The Walden Effect: Homesteading Year 5. Farming, simple living, permaculture, and invention.

Homestead Blog


Homesteading Tags

Recent Comments

Blog Archive

User Pages


About Us

Submission guidelines


First freshener (I hope)

Goats on a log

Yawning goatWith a little less than two months to go until Artemesia's hypothetical B-day...

Abigail [interrupting]: Is this going to be another one of those goat-butt-collage posts? Because, if so, I'm outa here.

Anna [hastily closing the goat-butt collage she was building in the Gimp]: No, of course not, Abigail. Go stand on your tire.

Ahem, anyway, before I was so rudely interrupted....

Goat eating twigs

Artemesia has grown very rotund lately, but I'm 99% sure that most or all of that mass is hay. After all, on days when Abigail (using her herd-queen prerogative) declares that all goats are going to stand out in the rain rather than eating at their nice dry manger, our first freshener looks quite a bit skinnier.

First freshener teatsThat said, there are some small signs that give me hope our little doeling has a bun in the oven. This past week, I've felt like her teats are becoming subtly more noticeable --- they used to be tiny little things I couldn't even imagine squeezing milk out of, and now they're a bit more prominant. Possible sign #2: at hoof-trimming time, Artie's hooves hadn't grown much at all despite all of the concentrates we're feeding her (and the rather impressive amounts of hay she gorges on), suggesting that she's putting those calories to good use elsewhere. And possible sign #3: her chatty moods are even more frequent and are nowhere near on a 21-day cycle, suggesting that pregnancy hormones (rather than heat hormones) are at work.

That said, the goat-butt photos are as yet inconclusive. So we'll keep waiting and hoping that Artemesia will pop out a kid (or, more likely, a pair of twins) around April 24. Fingers crossed....

Want to be notified when new comments are posted on this page? Click on the RSS button after you add a comment to subscribe to the comment feed, or simply check the box beside "email replies to me" while writing your comment.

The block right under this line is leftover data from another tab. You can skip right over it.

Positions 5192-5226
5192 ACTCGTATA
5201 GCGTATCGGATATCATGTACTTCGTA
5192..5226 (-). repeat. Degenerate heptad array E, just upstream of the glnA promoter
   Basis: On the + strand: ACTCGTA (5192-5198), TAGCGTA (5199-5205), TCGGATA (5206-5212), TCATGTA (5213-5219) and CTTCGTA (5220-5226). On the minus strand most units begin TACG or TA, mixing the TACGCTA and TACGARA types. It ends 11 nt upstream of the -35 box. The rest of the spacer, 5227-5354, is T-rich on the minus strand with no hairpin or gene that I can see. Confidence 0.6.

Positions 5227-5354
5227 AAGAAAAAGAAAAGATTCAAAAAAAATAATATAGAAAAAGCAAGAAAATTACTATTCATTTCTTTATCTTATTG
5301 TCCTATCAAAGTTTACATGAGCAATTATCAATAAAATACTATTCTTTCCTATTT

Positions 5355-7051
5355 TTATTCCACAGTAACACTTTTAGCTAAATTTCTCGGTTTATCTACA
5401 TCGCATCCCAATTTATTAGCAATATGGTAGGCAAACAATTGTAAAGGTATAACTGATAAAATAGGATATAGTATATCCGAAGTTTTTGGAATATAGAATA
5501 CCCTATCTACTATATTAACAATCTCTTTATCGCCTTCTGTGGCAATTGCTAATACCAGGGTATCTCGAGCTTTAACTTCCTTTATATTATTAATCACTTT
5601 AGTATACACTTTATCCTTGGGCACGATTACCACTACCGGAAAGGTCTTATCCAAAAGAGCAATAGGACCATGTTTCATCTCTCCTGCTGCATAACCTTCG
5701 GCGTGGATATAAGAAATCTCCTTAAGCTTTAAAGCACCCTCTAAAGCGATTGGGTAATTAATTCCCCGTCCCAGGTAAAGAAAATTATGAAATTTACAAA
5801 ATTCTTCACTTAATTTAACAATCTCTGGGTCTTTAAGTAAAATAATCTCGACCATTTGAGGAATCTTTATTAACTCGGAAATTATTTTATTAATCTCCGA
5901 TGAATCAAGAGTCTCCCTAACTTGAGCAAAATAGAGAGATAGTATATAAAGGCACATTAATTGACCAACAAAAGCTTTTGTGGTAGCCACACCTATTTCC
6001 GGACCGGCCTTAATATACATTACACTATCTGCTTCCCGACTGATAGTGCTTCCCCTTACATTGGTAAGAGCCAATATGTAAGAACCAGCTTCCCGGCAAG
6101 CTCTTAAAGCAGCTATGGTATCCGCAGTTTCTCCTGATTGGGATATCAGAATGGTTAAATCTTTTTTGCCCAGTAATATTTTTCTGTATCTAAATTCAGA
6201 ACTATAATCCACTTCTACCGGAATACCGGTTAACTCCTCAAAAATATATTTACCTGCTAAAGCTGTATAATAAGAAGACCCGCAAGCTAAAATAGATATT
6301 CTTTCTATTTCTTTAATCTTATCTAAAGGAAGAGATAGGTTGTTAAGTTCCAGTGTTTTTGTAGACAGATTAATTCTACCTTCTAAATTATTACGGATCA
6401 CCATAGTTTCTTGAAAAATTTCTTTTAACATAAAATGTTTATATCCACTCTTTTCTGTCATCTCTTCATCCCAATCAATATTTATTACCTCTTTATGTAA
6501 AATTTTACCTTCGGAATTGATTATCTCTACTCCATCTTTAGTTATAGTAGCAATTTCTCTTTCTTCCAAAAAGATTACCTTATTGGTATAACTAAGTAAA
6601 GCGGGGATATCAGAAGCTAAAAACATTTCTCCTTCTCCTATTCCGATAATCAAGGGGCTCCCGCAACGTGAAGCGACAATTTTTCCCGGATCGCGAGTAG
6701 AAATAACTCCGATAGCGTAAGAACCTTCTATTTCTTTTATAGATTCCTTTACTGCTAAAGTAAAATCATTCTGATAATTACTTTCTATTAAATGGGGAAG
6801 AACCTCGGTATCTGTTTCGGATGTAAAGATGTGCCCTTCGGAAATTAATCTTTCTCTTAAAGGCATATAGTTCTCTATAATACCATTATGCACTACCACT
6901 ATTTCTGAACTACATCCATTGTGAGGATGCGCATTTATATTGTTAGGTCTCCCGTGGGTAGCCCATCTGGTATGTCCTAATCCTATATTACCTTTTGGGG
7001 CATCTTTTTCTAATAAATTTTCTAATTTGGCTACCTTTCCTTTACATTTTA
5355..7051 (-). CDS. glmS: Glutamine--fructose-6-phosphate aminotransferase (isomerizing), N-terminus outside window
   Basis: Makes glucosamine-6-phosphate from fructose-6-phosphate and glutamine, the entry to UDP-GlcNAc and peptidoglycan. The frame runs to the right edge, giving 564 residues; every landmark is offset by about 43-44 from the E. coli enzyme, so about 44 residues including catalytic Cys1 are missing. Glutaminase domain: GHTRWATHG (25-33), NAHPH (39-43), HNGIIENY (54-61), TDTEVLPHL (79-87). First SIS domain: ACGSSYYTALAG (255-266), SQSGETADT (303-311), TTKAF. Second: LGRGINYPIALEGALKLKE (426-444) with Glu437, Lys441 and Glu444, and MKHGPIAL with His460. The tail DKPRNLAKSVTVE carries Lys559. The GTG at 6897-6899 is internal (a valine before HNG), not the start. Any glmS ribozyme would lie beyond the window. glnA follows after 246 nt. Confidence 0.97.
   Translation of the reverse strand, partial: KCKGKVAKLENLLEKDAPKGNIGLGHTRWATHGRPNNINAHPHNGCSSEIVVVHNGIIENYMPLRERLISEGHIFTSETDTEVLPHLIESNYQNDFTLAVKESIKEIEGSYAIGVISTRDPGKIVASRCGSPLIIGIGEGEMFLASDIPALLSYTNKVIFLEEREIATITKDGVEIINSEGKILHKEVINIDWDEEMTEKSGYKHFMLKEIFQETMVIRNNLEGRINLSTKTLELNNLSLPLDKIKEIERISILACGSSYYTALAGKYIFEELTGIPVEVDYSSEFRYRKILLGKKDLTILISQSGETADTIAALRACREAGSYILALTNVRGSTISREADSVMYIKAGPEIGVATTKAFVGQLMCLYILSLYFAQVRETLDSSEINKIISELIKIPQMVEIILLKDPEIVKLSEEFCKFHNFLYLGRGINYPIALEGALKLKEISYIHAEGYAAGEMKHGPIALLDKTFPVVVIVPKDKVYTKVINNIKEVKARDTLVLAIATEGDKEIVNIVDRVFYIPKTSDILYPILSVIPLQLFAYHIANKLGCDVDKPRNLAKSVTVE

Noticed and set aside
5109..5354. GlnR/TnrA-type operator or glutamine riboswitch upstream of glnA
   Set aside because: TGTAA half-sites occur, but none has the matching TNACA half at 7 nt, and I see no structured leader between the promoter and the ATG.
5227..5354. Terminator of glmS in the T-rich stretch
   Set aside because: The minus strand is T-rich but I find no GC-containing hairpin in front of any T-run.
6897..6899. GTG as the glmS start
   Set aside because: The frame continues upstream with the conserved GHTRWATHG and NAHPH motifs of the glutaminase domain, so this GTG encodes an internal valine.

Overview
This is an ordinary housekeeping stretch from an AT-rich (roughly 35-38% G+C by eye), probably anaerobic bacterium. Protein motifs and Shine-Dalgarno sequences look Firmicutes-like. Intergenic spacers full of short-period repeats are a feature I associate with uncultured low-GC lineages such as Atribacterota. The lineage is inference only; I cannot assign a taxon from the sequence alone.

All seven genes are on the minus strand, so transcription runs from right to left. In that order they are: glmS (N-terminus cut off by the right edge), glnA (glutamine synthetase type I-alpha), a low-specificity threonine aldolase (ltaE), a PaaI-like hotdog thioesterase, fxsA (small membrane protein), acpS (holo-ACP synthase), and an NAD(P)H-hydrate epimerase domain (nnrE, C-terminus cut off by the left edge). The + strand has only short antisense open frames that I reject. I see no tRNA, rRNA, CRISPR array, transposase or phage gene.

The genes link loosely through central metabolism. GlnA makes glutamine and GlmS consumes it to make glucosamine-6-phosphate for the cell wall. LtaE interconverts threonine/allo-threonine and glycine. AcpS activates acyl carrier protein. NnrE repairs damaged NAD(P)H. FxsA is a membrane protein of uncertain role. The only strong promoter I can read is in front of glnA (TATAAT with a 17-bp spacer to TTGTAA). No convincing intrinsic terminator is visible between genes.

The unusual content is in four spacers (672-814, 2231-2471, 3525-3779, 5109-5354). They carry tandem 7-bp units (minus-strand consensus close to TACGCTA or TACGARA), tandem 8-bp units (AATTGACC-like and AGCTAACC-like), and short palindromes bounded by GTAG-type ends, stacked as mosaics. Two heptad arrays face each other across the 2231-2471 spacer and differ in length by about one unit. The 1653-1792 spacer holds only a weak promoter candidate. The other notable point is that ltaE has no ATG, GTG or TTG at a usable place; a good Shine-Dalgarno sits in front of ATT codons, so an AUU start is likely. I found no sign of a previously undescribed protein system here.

I have two first fresheners this year. I read that at about 3 months along you can feel the kid (s). Sure enough! Placing my hand on her right side back and under close to her utter and gently pressing, I felt a define kid moving. Best wishes for an uneventful delivery.
Comment by Karla Mon Feb 29 05:10:08 2016
Karla --- I'm terrible at that method! I tried it on Abigail a few times while she was pregnant and felt nothing. Ditto on Artemesia this morning. :-/
Comment by anna Mon Feb 29 08:40:16 2016
Great post. It can be such a guessing game! I have a first freshener this year that I'm totally unsure of, unless she's carrying a single. All my other FFs at least look thicker around the middle. Watching teats, udders, and rear ends for signs of hope!
Comment by Leigh Tue Mar 1 21:28:52 2016
Leigh --- Thanks for chiming in! First fresheners do seem to be much tougher to decipher than more mature goats. I'd love to see some shots of your pregnant first fresheners (versus your questionable goat) on your blog!
Comment by anna Thu Mar 3 20:30:12 2016

One very unique homestead, $1,500 per acre, the opportunity of a lifetime